Burmese Daze

Trip Start Aug 21, 2003
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Trip End Ongoing


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Sunday, February 15, 2004

Alright fellas, we're back in action. You can blame India's electricity instability for our apparent procrastination in writing an entry. The power craps out here at least 5 times a day; now we are in Delhi, where they've achieved nearly constant power flow.

Burma - what a place. We arrived in Yangon at night, the capital city, fresh off a flight with Biman Bangladesh Airlines. Hopscotched through the bureaucratic bullshit; it was much easier than we expected seeing as we were entering a military dictatorship. We spent our first full day in Yangon trying to escape the sweltering heat - that night we hopped on a bus to the ancient city of Bagan.

The plains of Bagan have to be one of the most magnificent things we have ever seen. At one time there were around 14,000 caramel colored temples rising out of the land, as far as the eye can see. The early history of Bagan remains shrouded in mystery; all historians know is that the temple building craze began around 1044, after King Anawrahta came to power, and lasted for around 250 years. The theory goes that the king was disappointed with the degree of his subjects' devotion to Buddhism, and in order to rejuvenate the practice of this religion, invoked a building frenzy of monuments, each one of which (that we saw, anyway) contains several Buddha figures. More than likely the King was building temples for selfish reasons - to achieve merit that would make up for his less than pious activities. Building temples is one accepted way, in the Buddhist religion, to "go to confession" and repent for your sins. Today only about 3000 of these temples remain over a 42 sq. km area; finding an empty temple, climbing to the top in the glow of the last of the sun's rays, and gazing out at the multitude of temples extending in every direction makes you feel as though their existence is endless. There is no place in the world like Bagan. We spent 3 days exploring the area on bicycle, pedaling from one temple to the next, and never ceasing to be amazed. We felt as if we could stay and explore forever. The landscape in which the temples reside is absolutely flat and desert-like, with trees, cacti, and shrubbery covering the land here and there. The grounds are kept by herds of hungry goats and cows, aimlessly guided by old cheroot-smoking herdswomen.

From Bagan we took an overnight bus north to the city of Mandalay, a dusty, sprawling, polluted mess of a place. We didn't do much here because of the sheer toll that the intense heat and heavy pollution took on our bodies' energy. Moreover, Lauren got sick again and stayed in the room, which had a TV and bathtub, for most of our time there. The one and only highlight of our stay in Mandalay was seeing a performance by a theater troupe called the Mustache Brothers. They are internationally famous because in 1996, one of the brothers, Par Par Lay, and cousin, Lu Zaw performed for Aung San Suu Kyi and the National League for Democracy, in celebration of Burma's 50 years of independence. Par Par Lay spoke his mind about the current political situation in Burma during the performance, and was thereafter tortured, sent to a hard labor camp, and imprisoned for 5 years. He was released early due to international attention to his case. There are around 50 theater troupes in Mandalay; most earn good livings working at weddings and festivals. The Mustache Brothers, however, have been forbidden to perform at these functions, and so spend their evenings entertaining tourists and informing them of their plight.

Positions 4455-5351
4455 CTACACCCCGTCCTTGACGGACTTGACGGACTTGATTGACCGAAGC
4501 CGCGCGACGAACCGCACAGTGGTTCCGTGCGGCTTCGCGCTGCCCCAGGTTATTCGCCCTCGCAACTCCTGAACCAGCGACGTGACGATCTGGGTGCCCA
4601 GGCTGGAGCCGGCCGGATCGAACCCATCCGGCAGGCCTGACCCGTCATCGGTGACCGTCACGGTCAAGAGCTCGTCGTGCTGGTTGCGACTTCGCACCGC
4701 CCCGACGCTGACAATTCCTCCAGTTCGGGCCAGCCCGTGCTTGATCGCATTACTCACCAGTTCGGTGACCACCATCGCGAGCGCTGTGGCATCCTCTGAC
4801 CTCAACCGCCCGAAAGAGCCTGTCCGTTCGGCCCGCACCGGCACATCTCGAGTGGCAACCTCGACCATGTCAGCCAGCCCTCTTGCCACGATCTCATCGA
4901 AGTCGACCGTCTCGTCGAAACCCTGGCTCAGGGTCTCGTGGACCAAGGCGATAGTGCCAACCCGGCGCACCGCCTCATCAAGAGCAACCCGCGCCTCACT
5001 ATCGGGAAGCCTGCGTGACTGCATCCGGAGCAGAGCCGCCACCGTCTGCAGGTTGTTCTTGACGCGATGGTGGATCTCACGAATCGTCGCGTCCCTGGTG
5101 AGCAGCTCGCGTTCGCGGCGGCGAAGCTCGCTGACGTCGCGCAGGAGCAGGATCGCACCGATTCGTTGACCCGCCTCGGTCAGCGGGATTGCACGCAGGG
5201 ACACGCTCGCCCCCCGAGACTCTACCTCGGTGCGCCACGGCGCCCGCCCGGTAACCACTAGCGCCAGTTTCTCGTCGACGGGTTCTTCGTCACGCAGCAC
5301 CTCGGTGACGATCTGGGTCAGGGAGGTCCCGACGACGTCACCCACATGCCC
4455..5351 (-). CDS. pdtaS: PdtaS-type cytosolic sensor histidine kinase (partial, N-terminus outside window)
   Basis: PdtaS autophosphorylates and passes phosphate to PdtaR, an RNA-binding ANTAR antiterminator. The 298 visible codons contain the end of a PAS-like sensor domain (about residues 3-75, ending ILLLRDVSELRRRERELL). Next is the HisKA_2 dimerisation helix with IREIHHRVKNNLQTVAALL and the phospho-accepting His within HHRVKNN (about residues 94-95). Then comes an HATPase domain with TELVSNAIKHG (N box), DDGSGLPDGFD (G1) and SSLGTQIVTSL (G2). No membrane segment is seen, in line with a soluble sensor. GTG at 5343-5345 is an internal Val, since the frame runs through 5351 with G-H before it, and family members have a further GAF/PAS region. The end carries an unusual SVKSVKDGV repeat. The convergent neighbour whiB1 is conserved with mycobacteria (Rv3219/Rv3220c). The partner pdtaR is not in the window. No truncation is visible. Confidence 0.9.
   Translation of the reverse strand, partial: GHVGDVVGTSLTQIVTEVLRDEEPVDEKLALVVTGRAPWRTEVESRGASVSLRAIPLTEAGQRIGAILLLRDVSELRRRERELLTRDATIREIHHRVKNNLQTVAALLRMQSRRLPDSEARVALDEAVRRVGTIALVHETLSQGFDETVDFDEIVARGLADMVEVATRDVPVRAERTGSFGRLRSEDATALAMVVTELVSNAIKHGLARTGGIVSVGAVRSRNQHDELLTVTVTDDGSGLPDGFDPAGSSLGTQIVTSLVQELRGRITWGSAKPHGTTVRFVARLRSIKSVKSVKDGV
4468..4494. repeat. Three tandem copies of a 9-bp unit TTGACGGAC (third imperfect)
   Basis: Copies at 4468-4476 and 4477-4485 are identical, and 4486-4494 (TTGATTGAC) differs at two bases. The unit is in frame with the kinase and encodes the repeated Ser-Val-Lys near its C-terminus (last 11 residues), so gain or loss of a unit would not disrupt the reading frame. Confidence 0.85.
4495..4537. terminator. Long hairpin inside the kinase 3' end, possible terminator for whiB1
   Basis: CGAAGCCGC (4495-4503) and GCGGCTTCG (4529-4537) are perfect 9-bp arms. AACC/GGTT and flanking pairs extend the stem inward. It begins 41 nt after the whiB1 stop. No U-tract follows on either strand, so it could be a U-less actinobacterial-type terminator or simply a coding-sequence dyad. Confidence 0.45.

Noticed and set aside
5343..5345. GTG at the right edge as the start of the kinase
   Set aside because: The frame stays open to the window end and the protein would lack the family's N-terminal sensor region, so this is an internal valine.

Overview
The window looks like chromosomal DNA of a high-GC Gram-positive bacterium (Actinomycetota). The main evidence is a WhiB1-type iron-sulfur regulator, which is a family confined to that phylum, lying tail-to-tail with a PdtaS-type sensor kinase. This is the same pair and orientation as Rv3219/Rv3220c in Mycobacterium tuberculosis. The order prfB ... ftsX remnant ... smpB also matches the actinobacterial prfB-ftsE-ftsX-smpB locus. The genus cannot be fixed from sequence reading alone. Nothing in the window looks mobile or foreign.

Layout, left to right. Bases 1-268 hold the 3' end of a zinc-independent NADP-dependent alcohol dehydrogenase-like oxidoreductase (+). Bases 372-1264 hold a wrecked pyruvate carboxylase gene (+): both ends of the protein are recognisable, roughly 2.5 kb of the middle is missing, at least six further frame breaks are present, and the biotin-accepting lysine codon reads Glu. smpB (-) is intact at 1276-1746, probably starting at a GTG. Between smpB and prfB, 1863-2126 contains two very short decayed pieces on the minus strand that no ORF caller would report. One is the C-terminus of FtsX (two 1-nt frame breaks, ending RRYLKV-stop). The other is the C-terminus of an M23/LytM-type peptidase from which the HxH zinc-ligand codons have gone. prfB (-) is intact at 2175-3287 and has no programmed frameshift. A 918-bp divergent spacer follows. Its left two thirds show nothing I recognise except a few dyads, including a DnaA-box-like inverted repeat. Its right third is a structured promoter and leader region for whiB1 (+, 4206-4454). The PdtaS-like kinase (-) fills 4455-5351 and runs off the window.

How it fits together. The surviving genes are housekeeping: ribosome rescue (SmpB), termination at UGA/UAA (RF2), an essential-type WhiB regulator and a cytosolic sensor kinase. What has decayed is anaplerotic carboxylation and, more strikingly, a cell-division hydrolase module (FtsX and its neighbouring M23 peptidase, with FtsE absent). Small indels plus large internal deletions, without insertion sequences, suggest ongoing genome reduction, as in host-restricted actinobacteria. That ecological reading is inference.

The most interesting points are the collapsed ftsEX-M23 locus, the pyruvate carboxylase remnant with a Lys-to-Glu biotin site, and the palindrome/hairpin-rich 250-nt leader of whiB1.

From Mandalay we headed back to Yangon, to begin planning our trip to India. For a capital city, Yangon is extremely rundown and seems to exist in another time. The whole country is completely free from western influence and so many of the traditional ways of living have been retained. Even in Yangon, almost all of the men still wear the traditional longyi, basically a long wrap skirt. The men hold hands and the women wear rotten tree bark powder on their faces to lighten their skin. The betel nut is the flavor of addiction here, and the sidewalks are stained blood red to prove this. Hordes of people wander around aimlessly at all times of the day as if they had nothing to do. Vendors line the sidewalks shouting their wares to the passersby. There is a constant clamor of noise and activity. The buildings are crumbling and the sidewalks buckled with potholes and missing sewer covers wide enough to swallow a man. For being such an oppressed society, the people are remarkably happy and lighthearted. To us this was most evident at dusk, when the city seemed to come alive as children and adults flooded the streets for makeshift soccer matches, hacky sack circles (with basket woven balls), and neighborhood socializing. Although most Burmese citizens are not actively fighting for the country's freedom and are smart enough not to talk about it, you can sense a fiery energy in their eyes and can see that they are patiently waiting, not for a revolution, but for the day when justice prevails. At times this yearning was expressed to us, most memorably by the daughter of a Burmese woman and a British colonial officer. Her name was Ethel, and we met her right before we were to leave for India. She was very animated and insisted that we come again; in the middle of a crowd of people as we said our goodbyes, she looked all around, thrust her old wrinkly face between ours, and quickly said,"and don't forget to pray for my country."
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